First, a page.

Friday, May 31, 2019

‘We are Not a Bridge; We are the West,’ a Ukrainian President Needs to Follow Latvian One in Declaring, Portnikov Says

Paul Goble

            Staunton, May 31 – More than 20 years ago, then Secretary of State Madeleine Albright observed with some bitterness, “whenever I want to talk about Eastern Europe, everyone wants to change the conversation to Russia.” That attitude continues in many capitals of the old West with many insisting that at best “the countries in between” are a bridge between East and West.

            This week, new Latvian president Egils Levits bluntly rejected this notion declaring that we are no bridge: We are the West.”  That position is completely correct, commentator Vitaly Portnikov says, and only by ageing with it can Ukraine and its neighbors protect to have “the fate of any civilized state” (

            Unfortunately, the Ukrainian commentator continues, Ukraine has felt the need to “constantly form some kind of bridge between Russia and Europe” and equally often suggests that the Kremlin has not recognized “all the advantages which would open before it if it would gain if it give [Ukraine] the chance to play the role of a bridge.”

            But that is “not the logic of a bridge,” Portnikov says. Rather, “it  is the logic of a bordello with a readiness to sacrifice principles and the future for ‘a peaceful and rich life.’” That is not the logic of a citizen but of a petty-minded individual concerned only about how much money he has.

            Worse, this logic, which has been operative in Ukraine most of the time since 1991 has “transformed Ukraine into one of the poorest countries of Europe, an invalid country with a paternalistic and inert population” – in sharp contrast to those who wanted to be part of the West and have already become members of NATO and the European Union – and a better life to boot.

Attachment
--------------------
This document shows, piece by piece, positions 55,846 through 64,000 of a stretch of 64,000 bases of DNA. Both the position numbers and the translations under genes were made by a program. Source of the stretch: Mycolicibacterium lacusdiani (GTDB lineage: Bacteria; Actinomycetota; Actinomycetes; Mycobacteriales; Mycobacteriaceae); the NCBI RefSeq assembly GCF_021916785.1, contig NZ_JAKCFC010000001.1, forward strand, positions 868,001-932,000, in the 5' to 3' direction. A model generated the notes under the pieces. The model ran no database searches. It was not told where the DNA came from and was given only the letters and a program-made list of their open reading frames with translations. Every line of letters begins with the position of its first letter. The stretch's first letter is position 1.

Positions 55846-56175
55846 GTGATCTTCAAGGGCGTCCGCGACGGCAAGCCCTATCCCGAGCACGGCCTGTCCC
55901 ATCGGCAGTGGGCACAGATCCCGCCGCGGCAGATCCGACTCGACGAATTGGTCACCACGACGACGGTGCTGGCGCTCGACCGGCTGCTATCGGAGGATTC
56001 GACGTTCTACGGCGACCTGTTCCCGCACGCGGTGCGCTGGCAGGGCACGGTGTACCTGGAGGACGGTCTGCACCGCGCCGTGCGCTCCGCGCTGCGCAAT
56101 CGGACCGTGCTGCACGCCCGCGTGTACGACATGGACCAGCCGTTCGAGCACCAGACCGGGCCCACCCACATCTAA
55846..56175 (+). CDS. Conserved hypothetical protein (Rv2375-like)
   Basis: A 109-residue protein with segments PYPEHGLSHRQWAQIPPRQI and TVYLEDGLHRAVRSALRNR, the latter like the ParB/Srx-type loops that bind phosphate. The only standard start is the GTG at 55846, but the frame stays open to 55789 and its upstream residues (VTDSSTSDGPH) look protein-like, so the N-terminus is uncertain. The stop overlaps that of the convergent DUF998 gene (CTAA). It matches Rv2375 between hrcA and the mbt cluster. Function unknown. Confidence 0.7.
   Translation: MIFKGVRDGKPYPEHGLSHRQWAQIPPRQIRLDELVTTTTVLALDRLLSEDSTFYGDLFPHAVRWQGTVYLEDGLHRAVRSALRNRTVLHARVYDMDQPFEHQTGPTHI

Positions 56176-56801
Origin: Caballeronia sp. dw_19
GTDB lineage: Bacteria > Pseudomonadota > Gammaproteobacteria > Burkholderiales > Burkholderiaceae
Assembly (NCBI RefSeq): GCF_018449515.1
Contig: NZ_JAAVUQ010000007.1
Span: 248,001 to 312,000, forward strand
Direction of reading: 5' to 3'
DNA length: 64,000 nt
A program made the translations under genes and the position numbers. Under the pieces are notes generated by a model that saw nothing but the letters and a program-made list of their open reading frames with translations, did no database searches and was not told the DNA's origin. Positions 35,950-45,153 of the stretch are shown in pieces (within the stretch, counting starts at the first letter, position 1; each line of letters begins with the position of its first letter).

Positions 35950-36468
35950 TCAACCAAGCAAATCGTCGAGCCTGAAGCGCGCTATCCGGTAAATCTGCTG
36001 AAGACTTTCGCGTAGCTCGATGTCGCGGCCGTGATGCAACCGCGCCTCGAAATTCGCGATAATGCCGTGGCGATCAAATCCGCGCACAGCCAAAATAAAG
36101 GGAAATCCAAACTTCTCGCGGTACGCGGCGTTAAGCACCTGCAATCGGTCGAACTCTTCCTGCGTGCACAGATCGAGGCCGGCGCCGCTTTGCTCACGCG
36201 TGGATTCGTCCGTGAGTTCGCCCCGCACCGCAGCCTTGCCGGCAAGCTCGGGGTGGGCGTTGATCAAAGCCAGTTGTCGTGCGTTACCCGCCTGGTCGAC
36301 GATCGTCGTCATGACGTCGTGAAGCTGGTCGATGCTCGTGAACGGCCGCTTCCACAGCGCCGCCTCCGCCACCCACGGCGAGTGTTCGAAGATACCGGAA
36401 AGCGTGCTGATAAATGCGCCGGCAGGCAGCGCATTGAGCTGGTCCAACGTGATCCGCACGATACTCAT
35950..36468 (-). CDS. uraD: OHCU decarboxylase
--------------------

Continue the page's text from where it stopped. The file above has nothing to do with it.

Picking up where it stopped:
“By its constant talk about its eternal attempts to become a bridge,” Portnikov continues, “Ukrainians have imposed a sentence on their country, one called into question by periodic uprisings.”

            It is important to remember, the commentator continues, that “Russia does not need any bridges. Russia itself borders the EU and now, when it is building new pipelines, it is by so doing preparing to deprive Ukraine of its accustomed function. So much for being a bridge. Russia needs from Ukraine only one thing: that it become East.”

            Moscow has no interest in having Ukraine as a bridge to the West. It wants it to be completely rooted in the East and “still better to be simply Russia because after all we are ‘one people,’” Portnikov says.  Consequently, Ukraine must make a choice instead of avoiding it by talking about being a bridge.

            “Sooner of later, a Ukrainian president will have to say what the Latvian president has said: ‘we are not a bridge,’” and that he has first made clear that Ukraine is part of the civilized West rather than the authoritarian East.

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